brain-inspired AI supercomputing system
IBM and the U.S. Air Force Research Laboratory (AFRL) teaming up to build the world’s first brain-inspired AI supercomputing system powered by a 64-chip array of the IBM TrueNorth Neurosynaptic System.
IBM is building for AFRL will feature an end-to-end software ecosystem designed to enable deep neural-network learning and information discovery. This 64-chip array will contain the processing power will be the equivalent of 64 million neurons and 16 billion synapses. While, the processor component consume 10watts of electricity.
This system will be put to use in pattern recognition and sensory processing roles. AFRL investigating applications of the system in embedded, mobile, autonomous settings where limitations exist on the size, weight and power of platforms.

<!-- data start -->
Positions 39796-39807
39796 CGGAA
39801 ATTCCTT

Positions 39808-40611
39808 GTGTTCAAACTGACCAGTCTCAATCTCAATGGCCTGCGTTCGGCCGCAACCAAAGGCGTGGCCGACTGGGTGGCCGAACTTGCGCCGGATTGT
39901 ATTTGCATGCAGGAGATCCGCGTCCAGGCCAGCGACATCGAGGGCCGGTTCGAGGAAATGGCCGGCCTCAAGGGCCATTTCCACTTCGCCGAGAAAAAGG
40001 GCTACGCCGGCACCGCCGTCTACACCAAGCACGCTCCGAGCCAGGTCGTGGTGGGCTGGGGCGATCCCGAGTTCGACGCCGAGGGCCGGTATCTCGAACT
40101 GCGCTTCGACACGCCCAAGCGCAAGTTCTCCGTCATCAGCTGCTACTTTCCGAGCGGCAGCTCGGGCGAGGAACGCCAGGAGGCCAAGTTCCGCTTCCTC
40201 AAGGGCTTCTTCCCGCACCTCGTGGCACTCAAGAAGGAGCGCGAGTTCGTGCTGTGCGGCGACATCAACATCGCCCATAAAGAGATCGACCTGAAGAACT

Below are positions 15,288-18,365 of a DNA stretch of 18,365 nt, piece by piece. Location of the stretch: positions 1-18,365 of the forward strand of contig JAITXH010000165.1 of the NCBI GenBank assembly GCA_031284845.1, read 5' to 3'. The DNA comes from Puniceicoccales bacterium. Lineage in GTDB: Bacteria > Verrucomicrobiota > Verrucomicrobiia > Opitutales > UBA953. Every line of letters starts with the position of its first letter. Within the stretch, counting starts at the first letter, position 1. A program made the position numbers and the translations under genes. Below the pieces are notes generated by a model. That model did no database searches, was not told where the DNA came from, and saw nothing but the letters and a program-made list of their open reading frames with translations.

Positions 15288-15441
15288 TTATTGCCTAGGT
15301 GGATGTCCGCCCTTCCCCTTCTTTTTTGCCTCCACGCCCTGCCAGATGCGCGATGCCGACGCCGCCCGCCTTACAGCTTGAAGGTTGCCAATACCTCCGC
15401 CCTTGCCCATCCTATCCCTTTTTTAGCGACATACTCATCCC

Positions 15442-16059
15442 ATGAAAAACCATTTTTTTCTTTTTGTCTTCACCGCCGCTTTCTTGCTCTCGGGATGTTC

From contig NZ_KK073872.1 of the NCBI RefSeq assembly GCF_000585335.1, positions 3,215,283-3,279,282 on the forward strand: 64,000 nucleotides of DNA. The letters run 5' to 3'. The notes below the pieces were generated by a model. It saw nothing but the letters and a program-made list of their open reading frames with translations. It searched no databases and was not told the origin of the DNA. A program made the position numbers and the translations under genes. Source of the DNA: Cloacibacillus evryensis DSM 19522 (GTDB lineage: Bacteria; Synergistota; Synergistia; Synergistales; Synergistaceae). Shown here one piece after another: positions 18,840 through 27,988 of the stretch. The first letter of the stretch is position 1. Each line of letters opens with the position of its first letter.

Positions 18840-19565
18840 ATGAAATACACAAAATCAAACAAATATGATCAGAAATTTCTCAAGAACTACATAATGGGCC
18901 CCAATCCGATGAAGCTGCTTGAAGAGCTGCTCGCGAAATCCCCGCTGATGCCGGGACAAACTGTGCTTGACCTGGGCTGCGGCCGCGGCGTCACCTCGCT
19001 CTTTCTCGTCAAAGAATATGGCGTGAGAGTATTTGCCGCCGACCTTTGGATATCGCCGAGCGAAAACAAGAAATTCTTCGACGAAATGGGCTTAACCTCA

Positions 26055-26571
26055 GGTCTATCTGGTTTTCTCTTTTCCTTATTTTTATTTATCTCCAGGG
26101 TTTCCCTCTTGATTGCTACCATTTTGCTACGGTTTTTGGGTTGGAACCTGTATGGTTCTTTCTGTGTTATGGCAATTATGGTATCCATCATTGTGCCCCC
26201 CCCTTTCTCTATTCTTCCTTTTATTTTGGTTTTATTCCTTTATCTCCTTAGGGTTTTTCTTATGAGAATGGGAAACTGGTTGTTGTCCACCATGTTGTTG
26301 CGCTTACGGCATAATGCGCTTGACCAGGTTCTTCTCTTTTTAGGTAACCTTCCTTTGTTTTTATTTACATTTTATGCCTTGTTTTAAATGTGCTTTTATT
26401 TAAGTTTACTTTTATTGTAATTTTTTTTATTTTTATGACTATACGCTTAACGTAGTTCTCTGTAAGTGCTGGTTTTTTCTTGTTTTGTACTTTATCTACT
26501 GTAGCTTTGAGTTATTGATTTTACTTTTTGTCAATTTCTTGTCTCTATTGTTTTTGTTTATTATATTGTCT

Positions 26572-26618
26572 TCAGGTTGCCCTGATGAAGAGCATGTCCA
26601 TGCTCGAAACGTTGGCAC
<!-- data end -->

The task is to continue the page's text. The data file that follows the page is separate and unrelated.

TrueNorth Neurosynaptic System
The IBM TrueNorth Neurosynaptic System can efficiently convert multiple data fields, such as images, video, audio and text.
AFRL seek to combine “right-brain” function with “left-brain” symbol processing capabilities in conventional computer systems. The goal is to enable multiple data sources to run parallel against the same neural network and help independent neural networks form an ensemble to also run in parallel on the same data.
AFRL was the earliest adopter of TrueNorth for converting data into decisions, said, Daniel S. Goddard from U.S. Air Force Research Lab. The new neurosynaptic system enables computing capabilities important to AFRL’s mission to explore prototype and demonstrate high-impact, game-changing technologies that enable the Air Force.
The evolution of the IBM TrueNorth Neurosynaptic System is a solid proof point in our quest to lead the industry in AI hardware innovation, said, Dharmendra S. Modha from IBM. Since, IBM working on the project, it has been able to increase the number of neurons per system from 256 to 64 million.
A single processor in system consists of 5.4 billion transistors organized into 4,096 neural cores. Creating an array of 1 million digital neurons that communicate with one another via 256 million electrical synapses.
The TrueNorth project began as the DARPA SyNAPSE project back in mid-2008.